Chick, chick chickeeeeeeeens! Oh how exciting! Our hens arrived last Friday and I am besotted already. To say ‘arrived’ is possibly an overstatement, it implies they jetted in from somewhere exotic with monogrammed luggage and an entourage, though when you see them its not hard to imagine that being the case. Introducing Joan and Zsa Zsa, two fine looking birds named after two fine looking broads (Collins and Gabor, keep up).
In reality there was very little glamour save for that found in the fetishising of all things rural and inefficient, they arrived in an apple box. I picked them up from a man in the village who keeps an outstanding fowl farm beside the allotment of his sandstone cottage (a Hello Dibley moment for me right there). This man had every kind of feathered bandit – lots of which I didn’t recognise but was too embarrassed to ask about given how much of the city he could smell off me; in response to my curious “What do you call those blonde dames?” (yes I said that about chickens) he grunted “Chicken”. Anywhoooo, I bought four, Fred had given me explicit instructions; I was to buy two chickens to raise as pets, they would be excluded from all egg quotas and would never see a garnish. I was expressly forbidden from purchasing more than two. If my husband sounds like a 1950s throw back, then dear reader I bid you relax! The last time I was tasked with collecting one small animal I adopted two enormous, untrainable labradoodles who have made his life miserable. Thus, caution. The arrival of the chickens has prompted Fred and I am to each utter a senctence we never imagined we would say. I was forced to declare “We do not eat family” in response to a barbaric suggestion of what would happen to chickens who didn’t lay. While Fred had to insist that “The poultry stay outside. In all situations.” when I became too concerned about the rain and the impermeability of feathers.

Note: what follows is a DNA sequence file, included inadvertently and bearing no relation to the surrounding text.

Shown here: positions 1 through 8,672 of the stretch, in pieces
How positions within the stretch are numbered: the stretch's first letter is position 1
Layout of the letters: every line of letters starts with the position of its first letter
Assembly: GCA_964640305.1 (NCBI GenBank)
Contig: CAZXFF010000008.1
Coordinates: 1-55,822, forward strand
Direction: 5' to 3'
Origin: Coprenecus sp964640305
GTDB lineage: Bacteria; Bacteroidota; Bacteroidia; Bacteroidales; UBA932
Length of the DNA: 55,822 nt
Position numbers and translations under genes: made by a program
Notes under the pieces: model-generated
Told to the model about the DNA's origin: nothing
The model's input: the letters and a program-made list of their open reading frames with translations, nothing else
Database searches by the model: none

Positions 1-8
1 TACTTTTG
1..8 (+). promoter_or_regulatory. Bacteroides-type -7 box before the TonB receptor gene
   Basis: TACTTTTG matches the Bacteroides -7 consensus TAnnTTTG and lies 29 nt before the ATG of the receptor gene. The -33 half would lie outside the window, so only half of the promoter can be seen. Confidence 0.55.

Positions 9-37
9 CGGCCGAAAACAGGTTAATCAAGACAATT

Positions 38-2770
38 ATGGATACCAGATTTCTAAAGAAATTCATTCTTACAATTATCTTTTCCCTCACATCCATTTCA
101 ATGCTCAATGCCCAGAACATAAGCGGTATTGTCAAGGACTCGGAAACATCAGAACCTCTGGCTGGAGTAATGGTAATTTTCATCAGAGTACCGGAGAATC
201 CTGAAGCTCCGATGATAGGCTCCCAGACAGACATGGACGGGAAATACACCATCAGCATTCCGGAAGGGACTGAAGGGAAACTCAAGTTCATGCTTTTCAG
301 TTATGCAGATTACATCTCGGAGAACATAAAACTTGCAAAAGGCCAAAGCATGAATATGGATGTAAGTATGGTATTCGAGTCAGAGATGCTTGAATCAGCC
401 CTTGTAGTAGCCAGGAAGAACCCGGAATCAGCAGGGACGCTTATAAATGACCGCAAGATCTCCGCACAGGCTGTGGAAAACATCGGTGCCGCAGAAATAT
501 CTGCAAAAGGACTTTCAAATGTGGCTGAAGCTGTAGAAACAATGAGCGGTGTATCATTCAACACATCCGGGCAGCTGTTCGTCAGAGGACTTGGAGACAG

As I said, instructed to buy two and bought four. Standard! We have two Silkies and two Cuckoo Marans, and strangely, like the cast of the original Planet of the Apes, they tend to stick to their own. Zsa Zsa (fair haired like her namesake) and Joan (dark like her’s) are obviously the Silkies. They enjoy eating and running in terror from leaves The Marans are named Betty and Bitch, they enjoy laying eggs and inflicting small wounds on stray hands they find in the coop. Bitch is, well, a total bitch and Zsa Zsa is, well, a total diva, yesterday she wouldn’t come out of the coop because it was raining! I send a lot of my time watching them peck around their pen. They’re slowly becoming more friendly and will no longer run from me when I visit them, in fact if they spot that I have something delicious like spinach or broccoli stalks they will run towards me.
They’re still not keen on being picked up, the first night they were here Fred and I waited patiently for them to go into the coop, however patience was not available in great abundance as were en route to a black tie ball. As it grew darker and darker and the cab honked louder and louder we were forced to capture the chickens ourselves; bow ties, false lashes and feathers flying in every direction, bums high and knees scrapped while a highly amused driver took Snapchats. Such is life.
Hilarity and uncomfortable mental images aside the girls have settled in well. The Marans are starting to lay regularly with about 6 eggs from them this week. The Silkies (or “your two Dilsies” as Fred refers to them) have laid a grand total of one egg between them, but they weren’t bred for the drudgery of the nest. These photos sum up their characters perfectly; Zsa Zsa strutting about like she’s facing down Tyra, Joan looking a little worried, Betty and Bitch getting on with the important business of chickening. Every home should have chickens!